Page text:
This is easily one of my new favorite books. I read his novel Heart-Shaped Box the summer before last, and just this past month read (and reviewed!) his short story collection. Joe Hill can do no wrong for me at this point.
Horns is a novel that picks up on one of the worst days of Ig Perrish’s life: it is the one year anniversary of the brutal murder of his girlfriend, Merrin Williams. Not only is the love of his life dead, everyone in town thinks he’s the one who killed her. He wakes up with a hangover and a set of horns sprouting out of his forehead. The horns at first terrify him — when people see them, they confess their most appalling desires and sins to him. He soon discovers their true power, though, as he realizes his horns are the perfect way to find out what really happened to Merrin that rainy autumn night.
Ig slowly turns into a dark antihero, his horns growing all the time, but you are rooting for him from start to fiery finish. What’s a human without flaws and desires anyway? Ig starts to embrace his demonic new life the closer he gets to the revenge that he hopes will set him free.
This novel is full of sly references to evil, heaven, and hell through youthful flashbacks, cherry bombs, pop culture, trumpet-playing, half-heard church sermons, and a mysterious tree house that seems to somehow hold the answer to everything. While it is thrilling and horrifying in parts, it is also a heartfelt story about Ig’s family, childhood, and the one woman he loved so much, he turned into a devil without her.
My coworker lent me this book, since her and I share a singular love of crazy, ridiculous cats and both have two that own our homes. Kitty Cornered centers around Bob and Linda Tarte, who own over fifty pets on their property, most of them various birds such as their barn full of ducks.
They notice a stray kitten hanging out in the woods near their home, a white and black kitten who seems terrified of humans but oddly drawn to them.
Over the course of coaxing the cat (Frannie) out of the woods, they find themselves with a fat tabby named Lucy, a caramel cat named Tina, and a huge silly cat named Maynard, in addition to the two house cats they already have.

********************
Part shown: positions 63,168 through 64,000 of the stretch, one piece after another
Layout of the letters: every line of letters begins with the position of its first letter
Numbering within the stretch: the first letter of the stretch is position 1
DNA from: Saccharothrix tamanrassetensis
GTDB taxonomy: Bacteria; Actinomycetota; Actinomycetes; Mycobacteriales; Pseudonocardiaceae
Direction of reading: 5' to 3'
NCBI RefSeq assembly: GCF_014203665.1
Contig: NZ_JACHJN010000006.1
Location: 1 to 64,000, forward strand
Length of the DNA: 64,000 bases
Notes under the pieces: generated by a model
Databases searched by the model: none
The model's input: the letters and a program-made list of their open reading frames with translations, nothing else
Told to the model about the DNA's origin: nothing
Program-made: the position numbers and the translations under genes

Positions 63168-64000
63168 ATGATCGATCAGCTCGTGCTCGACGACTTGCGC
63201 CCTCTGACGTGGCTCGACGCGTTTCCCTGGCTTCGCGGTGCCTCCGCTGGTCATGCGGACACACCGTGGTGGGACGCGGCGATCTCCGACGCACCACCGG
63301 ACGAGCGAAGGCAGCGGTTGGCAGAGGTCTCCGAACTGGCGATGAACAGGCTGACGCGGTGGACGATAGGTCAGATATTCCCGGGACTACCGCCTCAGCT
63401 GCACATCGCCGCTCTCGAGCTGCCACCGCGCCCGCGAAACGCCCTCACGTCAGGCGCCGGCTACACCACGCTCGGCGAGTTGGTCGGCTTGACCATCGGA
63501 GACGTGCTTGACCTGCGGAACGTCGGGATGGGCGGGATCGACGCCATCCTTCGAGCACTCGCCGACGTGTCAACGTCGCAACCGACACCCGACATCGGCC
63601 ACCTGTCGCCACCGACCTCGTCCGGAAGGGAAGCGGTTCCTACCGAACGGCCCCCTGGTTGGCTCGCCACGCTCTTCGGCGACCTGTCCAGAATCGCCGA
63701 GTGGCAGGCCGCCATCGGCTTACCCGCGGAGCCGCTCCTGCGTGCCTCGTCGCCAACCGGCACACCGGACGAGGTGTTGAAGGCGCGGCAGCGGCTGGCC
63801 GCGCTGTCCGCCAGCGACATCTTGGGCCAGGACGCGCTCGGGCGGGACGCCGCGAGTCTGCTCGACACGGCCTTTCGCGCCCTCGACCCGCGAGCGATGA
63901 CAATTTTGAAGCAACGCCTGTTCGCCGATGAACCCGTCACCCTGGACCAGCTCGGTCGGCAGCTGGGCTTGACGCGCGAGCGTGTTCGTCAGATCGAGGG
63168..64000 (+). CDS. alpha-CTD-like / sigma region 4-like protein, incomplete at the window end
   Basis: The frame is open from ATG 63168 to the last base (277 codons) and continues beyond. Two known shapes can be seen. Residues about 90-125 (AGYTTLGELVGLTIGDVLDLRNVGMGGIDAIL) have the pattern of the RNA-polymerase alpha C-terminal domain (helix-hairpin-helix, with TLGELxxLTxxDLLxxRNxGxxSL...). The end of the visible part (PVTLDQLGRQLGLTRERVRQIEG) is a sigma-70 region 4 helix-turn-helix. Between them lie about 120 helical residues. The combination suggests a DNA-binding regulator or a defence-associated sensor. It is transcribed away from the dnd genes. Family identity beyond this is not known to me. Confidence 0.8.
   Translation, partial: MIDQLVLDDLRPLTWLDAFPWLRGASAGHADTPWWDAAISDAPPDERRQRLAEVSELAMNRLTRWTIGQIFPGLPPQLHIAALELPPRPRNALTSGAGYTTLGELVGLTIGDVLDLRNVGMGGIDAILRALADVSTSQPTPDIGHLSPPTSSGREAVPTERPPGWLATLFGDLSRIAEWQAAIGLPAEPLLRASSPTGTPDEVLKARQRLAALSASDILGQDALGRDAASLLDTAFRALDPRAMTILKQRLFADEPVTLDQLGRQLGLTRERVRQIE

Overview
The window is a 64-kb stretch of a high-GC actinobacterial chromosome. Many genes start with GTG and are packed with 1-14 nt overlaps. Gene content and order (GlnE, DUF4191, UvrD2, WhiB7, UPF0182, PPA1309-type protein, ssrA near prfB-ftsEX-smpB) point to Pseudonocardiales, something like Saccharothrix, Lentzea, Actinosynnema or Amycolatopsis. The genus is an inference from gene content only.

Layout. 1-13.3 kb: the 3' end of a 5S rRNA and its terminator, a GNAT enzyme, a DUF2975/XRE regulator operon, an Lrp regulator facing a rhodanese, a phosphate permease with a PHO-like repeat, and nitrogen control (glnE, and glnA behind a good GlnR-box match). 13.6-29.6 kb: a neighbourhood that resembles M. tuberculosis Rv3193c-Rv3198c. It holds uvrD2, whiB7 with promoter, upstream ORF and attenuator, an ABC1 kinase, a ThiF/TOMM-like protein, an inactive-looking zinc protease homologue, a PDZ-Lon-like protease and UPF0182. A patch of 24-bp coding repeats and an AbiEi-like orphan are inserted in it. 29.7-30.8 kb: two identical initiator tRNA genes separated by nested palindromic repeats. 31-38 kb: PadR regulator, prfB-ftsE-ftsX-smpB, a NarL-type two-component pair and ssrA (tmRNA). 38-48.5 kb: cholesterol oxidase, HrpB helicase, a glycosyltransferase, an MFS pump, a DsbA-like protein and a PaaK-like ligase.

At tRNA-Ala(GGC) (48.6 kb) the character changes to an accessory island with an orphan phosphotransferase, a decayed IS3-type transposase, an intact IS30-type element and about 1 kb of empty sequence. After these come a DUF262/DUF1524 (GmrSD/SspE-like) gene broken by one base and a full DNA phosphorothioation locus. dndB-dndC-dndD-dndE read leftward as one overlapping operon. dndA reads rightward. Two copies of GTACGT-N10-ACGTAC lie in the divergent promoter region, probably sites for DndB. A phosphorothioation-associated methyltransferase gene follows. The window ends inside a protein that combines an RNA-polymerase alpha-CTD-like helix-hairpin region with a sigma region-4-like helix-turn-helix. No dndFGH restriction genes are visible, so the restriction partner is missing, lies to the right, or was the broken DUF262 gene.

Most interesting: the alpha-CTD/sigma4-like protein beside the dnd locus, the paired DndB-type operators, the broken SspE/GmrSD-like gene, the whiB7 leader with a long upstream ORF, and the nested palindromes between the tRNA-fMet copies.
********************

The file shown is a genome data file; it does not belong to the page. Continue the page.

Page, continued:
If you have a a few pets, especially some unusual personalities, you already know the story well: the first moments of connection are moments you will never forget, animal power dynamics are complex and fascinating, and vet visits are completely anxiety-inducing. Bob, Linda, his six cats, and his menagerie of bunnies and birds create quite a lovable ensemble.
This is a fun story that takes mundane activities like buying cat food or watching a cat climb stairs and turns them into hilarious shenanigans.
Cat picture above from Bob’s website, www.bobtarte.com. There are reviews of his other books there, as well as pictures of the Tartes’ animals.
These are the cats that run our home, Nibbler (right) and Jade.
A collection of short stories that range from ghost stories and paranormal oddities to father-son stories or peculiar tales of friendship that are more heartwarming than blood-chilling. It is an eclectic mix that reads very quickly — most of the stories are about 15-20 pages long, with one in the middle about the ghosts of trees (“Dead-Wood”) being only 2 pages and the final story “Voluntary Committal” being exceptionally long. If you like speculative fiction regarding movie theaters, baseball, superheroes, giant locusts, cardboard boxes that lead to other worlds, mind games in the middle of the woods, childhood, and horror movie cliches played to pitch perfect, you are sure to enjoy this book.
My favorite stories were “20th Century Ghost, “Pop Art,” “Better Than Home,” “My Father’s Mask,” and “Voluntary Committal.” “Voluntary Committal” is a haunting, haunting story. You may never listen to The Ants Go Marching 2 by 2 the same way again.
There is even a story hidden in the Acknowledgements at the end!